Trump's Behavior on Jan. 6, Explained by Expert on Fascism

Donald Trump should have gone to the Capitol himself on that fateful January 6, 2021, for the "attempted coup" he's been accused of staging to be successful, historian and commentator on fascism and authoritian leaders Ruth Ben-Ghiat told CNN on Saturday.

After a year of investigation into the Capitol riot, the former president has been accused of trying to overturn the 2020 presidential election and undermine the American democratic system.

Rep. Bennie Thompson, the Democrat who chairs the congressional committee investigating the attack on the Capitol, said at the first public hearing on Thursday that "Jan 6 was the culmination of an attempted coup, a brazen attempt, as one writer put it shortly after Jan 6, to overthrow the government"—and that the attack was "Trump's last stand."

"I was really pleased to see Chairman Thompson use that word [coup] because it's the right word for something that's the result of a process that started—in a sense it started before November 2020—because Trump had been trying to discredit elections for several years and forming his personality cult so the faithful would rally when he summoned them," Ben-Ghiat told CNN after being played a clip from the hearing.

"But coups can take months or years to plan and this was a multi-pronged attempt to overthrow our democracy. It's worth reviewing that he tried so many things simultaneously. He had General Michael Flynn trying to have martial law or military intervention and he tried the trickery that happened with the Georgia Secretary of State. And when none of that worked, he went nuclear and did what autocrats have done in the past and used violence, summoned the people there to right this monstrous wrong on his behalf," she said.

Ben-Ghiat, a professor of Italian and history at New York University, is an expert on the "strongman", a figure that's central to her latest book "Strongmen—Mussolini to the present", which explores how illiberal leaders "use corruption, violence, propaganda, and machismo to stay in power." Donald Trump is in it, together with Russia's Vladimir Putin, Chile's Augusto Pinochet, Libya's Muammar Gaddafi, and Italy's Silvio Berlusconi.

"It's interesting, what came out recently, is Trump was trying to get to the Capitol on Jan. 6. He couldn't get there," Ben-Ghiat explained, talking to CNN's Jim Acosta.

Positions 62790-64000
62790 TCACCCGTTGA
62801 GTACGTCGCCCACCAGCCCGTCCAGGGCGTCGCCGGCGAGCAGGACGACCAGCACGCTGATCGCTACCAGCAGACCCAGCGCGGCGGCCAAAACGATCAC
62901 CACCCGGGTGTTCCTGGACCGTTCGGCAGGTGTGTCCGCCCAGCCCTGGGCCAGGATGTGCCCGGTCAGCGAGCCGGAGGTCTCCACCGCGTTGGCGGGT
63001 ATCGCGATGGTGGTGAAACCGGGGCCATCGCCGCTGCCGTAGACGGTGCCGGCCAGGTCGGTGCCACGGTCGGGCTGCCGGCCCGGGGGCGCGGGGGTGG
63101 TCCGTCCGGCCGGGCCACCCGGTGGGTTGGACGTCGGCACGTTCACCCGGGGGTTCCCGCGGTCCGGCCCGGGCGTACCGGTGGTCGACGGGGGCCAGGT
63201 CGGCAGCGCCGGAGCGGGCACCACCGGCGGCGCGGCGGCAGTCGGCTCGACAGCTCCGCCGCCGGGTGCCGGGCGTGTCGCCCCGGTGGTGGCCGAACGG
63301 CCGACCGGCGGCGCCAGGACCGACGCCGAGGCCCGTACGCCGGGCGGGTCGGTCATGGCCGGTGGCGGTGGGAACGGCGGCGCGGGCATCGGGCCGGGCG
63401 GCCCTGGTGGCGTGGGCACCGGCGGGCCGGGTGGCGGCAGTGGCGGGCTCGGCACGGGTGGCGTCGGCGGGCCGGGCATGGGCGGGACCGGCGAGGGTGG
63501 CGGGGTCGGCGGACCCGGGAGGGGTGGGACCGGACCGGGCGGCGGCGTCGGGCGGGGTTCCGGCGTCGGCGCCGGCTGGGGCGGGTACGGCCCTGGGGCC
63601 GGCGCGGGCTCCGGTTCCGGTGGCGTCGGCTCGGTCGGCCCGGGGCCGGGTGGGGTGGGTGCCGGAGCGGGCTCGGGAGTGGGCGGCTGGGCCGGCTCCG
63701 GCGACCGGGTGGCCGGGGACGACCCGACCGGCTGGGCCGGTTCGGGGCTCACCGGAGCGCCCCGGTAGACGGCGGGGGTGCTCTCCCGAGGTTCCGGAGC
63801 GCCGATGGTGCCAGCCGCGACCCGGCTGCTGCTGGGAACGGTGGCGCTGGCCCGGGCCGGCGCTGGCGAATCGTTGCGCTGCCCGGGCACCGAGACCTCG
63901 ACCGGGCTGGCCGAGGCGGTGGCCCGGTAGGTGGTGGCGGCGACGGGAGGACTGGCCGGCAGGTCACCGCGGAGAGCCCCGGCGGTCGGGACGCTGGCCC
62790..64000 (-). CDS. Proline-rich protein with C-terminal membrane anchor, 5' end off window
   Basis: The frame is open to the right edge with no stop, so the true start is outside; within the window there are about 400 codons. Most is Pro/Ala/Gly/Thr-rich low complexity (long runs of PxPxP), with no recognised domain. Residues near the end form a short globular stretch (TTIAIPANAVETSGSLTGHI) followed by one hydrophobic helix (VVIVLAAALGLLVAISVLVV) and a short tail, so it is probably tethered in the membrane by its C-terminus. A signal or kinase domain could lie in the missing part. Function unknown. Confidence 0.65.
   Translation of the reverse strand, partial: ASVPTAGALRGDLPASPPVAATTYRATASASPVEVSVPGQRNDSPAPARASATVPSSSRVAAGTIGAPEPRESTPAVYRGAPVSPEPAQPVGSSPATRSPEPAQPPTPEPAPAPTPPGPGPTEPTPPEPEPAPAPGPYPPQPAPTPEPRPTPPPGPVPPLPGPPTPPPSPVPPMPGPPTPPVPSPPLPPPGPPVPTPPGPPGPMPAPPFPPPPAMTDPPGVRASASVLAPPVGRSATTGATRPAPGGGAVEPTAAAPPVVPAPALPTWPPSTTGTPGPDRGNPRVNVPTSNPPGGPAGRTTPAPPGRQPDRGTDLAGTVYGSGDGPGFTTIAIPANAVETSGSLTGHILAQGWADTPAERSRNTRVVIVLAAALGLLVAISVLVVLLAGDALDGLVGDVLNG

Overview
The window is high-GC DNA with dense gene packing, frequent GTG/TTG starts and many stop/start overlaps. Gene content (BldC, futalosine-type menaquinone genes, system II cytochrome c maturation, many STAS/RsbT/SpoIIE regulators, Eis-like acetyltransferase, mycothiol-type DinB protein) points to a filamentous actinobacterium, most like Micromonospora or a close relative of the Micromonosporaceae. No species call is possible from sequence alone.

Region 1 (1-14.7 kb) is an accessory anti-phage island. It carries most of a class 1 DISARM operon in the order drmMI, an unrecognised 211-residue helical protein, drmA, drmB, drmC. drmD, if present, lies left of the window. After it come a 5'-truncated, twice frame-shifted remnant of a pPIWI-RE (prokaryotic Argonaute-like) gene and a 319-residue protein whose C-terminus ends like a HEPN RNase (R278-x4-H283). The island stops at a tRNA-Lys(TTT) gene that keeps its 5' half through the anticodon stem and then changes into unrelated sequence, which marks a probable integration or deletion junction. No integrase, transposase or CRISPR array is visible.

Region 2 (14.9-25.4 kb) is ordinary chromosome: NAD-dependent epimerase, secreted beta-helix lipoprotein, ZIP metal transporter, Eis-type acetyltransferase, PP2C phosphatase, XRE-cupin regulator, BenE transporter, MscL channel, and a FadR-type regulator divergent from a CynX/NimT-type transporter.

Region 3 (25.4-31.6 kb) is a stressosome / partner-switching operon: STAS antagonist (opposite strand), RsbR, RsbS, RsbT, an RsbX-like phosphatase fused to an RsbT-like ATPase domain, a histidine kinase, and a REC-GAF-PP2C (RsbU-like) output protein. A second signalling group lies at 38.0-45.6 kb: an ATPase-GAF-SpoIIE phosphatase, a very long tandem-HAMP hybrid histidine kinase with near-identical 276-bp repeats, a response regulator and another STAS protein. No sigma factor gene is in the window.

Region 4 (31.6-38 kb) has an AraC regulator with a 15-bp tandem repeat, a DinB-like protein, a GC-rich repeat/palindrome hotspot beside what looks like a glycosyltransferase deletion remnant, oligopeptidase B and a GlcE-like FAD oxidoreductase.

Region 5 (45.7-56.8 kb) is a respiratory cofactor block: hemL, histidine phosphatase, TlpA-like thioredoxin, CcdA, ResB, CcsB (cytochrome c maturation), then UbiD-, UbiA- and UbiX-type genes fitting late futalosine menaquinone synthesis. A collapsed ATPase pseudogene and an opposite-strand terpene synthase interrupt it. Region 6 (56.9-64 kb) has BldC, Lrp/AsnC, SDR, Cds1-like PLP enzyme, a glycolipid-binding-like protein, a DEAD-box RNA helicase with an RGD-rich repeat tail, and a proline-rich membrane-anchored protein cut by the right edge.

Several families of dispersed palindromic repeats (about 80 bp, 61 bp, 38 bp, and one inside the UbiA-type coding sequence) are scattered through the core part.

"This is consistent, if you're having a coup and summoned everybody and you expect to be anointed as the head of a new illegitimate government, you have to be there. There's a phase in coups. They're violent, quick, and then you have the pronouncement of the new order. That's why he was trying to get there."

"Wow," replied Acosta, adding that the expert presented "a good point."

On Tuesday, The Washington Post reported that the Secret Service was preparing a motorcade route on Jan. 6 for Trump to enter Congress with his supporters storming the Capitol to demand he stay in power.

According to two unidentified people briefed on witnesses' accounts to congressional investigators mentioned by the Post, Trump had put pressure on the Secret Service to find a way for him to reach his supporters from the park near the White House where he planned to hold a rally.

At the rally attended by thousands, Trump told the crowd: "We're going to walk down to the Capitol." After those remarks, Secret Service agents contacted D.C. police about blocking intersections, witnesses told the House Jan. 6 committee, but D.C. police declined.

Newsweek has contacted Trump for comment.

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WASHINGTON, DC - JUNE 09: A tweet featuring former President Donald Trump is displayed during a hearing by the Select Committee to Investigate the January 6th Attack on the U.S. Capitol on June 09, 2022 in Washington, DC. Fascism expert Ruth Ben-Ghiat said Trump should have been in the Capitol on Jan. 6 for the "attempted coup" to be successful. Drew Angerer/Getty Images